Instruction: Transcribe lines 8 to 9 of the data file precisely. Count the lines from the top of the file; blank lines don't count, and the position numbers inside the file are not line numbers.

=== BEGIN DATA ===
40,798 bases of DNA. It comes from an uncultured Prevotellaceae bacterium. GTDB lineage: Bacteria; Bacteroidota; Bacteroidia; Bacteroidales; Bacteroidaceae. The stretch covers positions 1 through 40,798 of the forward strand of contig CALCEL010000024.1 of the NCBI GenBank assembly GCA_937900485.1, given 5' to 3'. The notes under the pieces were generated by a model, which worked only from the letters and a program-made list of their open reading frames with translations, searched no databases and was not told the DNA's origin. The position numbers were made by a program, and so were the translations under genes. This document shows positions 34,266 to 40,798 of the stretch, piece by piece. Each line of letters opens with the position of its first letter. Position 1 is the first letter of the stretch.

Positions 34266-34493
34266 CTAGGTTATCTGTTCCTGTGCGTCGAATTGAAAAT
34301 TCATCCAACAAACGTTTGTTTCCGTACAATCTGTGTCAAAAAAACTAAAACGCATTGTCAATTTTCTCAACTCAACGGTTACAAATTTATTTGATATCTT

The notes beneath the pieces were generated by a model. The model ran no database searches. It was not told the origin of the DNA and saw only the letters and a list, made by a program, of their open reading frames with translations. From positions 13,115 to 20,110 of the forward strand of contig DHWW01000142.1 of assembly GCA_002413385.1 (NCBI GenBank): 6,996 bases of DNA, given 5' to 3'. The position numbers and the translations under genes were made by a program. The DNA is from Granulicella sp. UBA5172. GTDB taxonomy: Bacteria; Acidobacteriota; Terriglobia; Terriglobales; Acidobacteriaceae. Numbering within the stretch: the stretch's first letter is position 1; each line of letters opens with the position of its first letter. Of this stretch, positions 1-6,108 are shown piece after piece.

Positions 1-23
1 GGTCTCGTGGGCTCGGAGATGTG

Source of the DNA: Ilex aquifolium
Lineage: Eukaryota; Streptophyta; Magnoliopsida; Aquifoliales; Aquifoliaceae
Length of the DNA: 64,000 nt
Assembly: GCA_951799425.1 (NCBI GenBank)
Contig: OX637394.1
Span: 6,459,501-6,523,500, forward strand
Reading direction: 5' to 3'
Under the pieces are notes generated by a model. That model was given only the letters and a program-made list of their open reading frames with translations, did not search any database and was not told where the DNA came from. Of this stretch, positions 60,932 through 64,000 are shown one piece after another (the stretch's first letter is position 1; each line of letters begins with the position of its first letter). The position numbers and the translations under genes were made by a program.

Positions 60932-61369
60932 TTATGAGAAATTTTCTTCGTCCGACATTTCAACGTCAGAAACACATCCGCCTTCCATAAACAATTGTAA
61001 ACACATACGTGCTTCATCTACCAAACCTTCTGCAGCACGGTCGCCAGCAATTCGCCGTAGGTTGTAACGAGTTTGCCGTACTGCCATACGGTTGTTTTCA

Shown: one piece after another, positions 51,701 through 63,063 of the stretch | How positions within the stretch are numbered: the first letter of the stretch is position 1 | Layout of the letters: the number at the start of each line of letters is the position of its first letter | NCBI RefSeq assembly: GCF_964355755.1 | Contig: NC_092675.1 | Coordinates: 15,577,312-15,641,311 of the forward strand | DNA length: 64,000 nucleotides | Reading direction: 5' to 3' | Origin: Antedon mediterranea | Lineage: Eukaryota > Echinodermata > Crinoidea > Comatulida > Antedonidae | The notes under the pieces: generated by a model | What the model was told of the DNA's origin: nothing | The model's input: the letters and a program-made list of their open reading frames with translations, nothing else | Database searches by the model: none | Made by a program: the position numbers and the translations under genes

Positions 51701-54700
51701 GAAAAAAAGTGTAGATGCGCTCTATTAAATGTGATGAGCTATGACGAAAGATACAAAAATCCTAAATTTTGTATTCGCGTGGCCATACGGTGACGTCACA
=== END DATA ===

Source of the DNA: Ilex aquifolium
Lineage: Eukaryota; Streptophyta; Magnoliopsida; Aquifoliales; Aquifoliaceae